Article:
While you may not be searching for like-mindedness or perhaps you are, compatibility and shared interests are essential for networking. Hence, networking will help you meet like-minded people or people who are compatible with you in terms of future ideas, life goals, aspirations, and other plans. Think about this:  being part of a network of people today means you could be a member of a joint hedge fund tomorrow. And don’t worry – it doesn’t mean you have to be from a wealthy family. More often than not, your intellect and the trust that your peers have in you will be enough. And that doesn’t even include the work opportunities, contacts and thought-sharing that goes on in a network like this over the years.

Meeting compatible people will help you expand your knowledge, discuss vital aspects of the career path, share experiences and stories in a way that you can’t really do with a friend from childhood or your teen years. As a pupil in school or even a student in college, you used to share a common study place, but in addition to the academic environment, now you also share the career ambition and business aspirations of mature professionals, which make networking during your MBA course truly mutually-beneficial and practically impactful.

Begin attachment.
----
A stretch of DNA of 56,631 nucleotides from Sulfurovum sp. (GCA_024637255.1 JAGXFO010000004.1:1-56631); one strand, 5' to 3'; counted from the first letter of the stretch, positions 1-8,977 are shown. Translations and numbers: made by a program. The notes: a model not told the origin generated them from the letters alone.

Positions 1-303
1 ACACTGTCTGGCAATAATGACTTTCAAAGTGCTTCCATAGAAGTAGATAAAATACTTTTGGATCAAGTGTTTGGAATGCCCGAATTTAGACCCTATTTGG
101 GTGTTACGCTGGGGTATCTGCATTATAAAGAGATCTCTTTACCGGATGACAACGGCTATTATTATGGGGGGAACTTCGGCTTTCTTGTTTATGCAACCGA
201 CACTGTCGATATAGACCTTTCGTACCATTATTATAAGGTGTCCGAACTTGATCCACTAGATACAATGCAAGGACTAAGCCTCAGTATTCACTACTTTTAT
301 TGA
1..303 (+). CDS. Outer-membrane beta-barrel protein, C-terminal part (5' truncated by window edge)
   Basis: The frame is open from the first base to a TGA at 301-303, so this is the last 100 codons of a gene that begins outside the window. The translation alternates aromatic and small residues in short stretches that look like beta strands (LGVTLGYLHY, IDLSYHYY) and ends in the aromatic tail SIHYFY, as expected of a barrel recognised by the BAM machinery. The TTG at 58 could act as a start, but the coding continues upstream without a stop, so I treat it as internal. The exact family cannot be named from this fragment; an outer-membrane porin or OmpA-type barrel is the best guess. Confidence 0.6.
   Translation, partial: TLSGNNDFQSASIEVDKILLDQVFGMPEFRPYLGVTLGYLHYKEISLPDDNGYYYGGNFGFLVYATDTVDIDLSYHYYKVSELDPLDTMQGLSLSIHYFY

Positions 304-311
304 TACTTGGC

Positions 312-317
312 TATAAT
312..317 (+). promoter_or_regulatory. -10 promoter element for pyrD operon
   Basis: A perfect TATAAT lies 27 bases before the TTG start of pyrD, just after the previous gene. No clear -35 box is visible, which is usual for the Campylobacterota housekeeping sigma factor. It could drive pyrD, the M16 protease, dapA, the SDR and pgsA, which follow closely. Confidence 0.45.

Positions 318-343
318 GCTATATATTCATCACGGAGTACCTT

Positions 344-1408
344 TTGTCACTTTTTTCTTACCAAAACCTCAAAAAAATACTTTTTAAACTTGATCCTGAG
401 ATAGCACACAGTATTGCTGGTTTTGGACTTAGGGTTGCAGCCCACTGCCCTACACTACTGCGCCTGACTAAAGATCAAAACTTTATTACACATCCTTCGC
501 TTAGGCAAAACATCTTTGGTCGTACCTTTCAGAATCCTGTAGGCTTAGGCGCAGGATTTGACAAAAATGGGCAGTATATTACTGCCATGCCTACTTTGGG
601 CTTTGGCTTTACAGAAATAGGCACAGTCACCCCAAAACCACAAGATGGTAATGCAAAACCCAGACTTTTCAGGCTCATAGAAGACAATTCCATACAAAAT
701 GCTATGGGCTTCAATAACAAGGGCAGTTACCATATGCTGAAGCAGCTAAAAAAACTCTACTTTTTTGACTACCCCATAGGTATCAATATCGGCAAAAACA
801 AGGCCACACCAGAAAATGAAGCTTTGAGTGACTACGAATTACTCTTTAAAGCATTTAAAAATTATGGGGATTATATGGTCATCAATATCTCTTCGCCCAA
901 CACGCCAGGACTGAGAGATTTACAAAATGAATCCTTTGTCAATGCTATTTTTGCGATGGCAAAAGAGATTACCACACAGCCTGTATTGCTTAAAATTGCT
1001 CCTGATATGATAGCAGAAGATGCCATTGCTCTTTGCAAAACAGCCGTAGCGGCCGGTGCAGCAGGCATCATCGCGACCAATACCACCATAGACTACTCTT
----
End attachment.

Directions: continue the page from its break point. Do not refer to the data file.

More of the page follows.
READ: 5 Reasons to Do Your MBA in France

4. Networking is encouraged by Business schools

Business schools have their own alumni networks which ensure that peers do not lose contact with one another. Business schools encourage networking throughout the entire academic period, as well as in the years after graduation. The premise is that networking can lead to some very serious business interactions, which the school can claim (and rightfully so) to have been the facilitator of. In addition to that, schools often organise events, which are aimed at maintaining these networks. Guest lectures and appearances, references, participation in charity events and donation campaigns are just a few of the things that an MBA alumnus can expect to take part in as a result of embracing school-facilitated networking.

And that’s not even including the fact that 10 years from your graduation day, you might be personally acquainted with opinion leaders of industries such as finance, tech and consumer electronics.

5. Networking leads to lifelong friendships

Keeping to yourself and not mustering up the courage to utter that “hello” can lead to dire consequences such as missing out on a business opportunity or a friendship of a lifetime. If you feel you are missing on opportunities, knowledge, or inspiration, some people are just very good supporters and listeners and can always be a helping hand in life. Many of the best friendships are formed in university and you can meet highly diverse and interesting people while networking who may change your perspective about things like work, ambition and even attitude to life. Motivation often comes not from within, but from the world that surrounds you.

Give that “hello” a shot and see for yourself!

The point is – networking can catapult your career in ways you didn’t imagine before going to business school, so don’t only embrace it, pursue it!

Much like "networking", there are many terms in the MBA dictionary that might feel awkwardly different and out-of-context, or have entirely different connotations. But fear not! We got you covered!

Read: The Quick Guide to MBA Glossary, Part I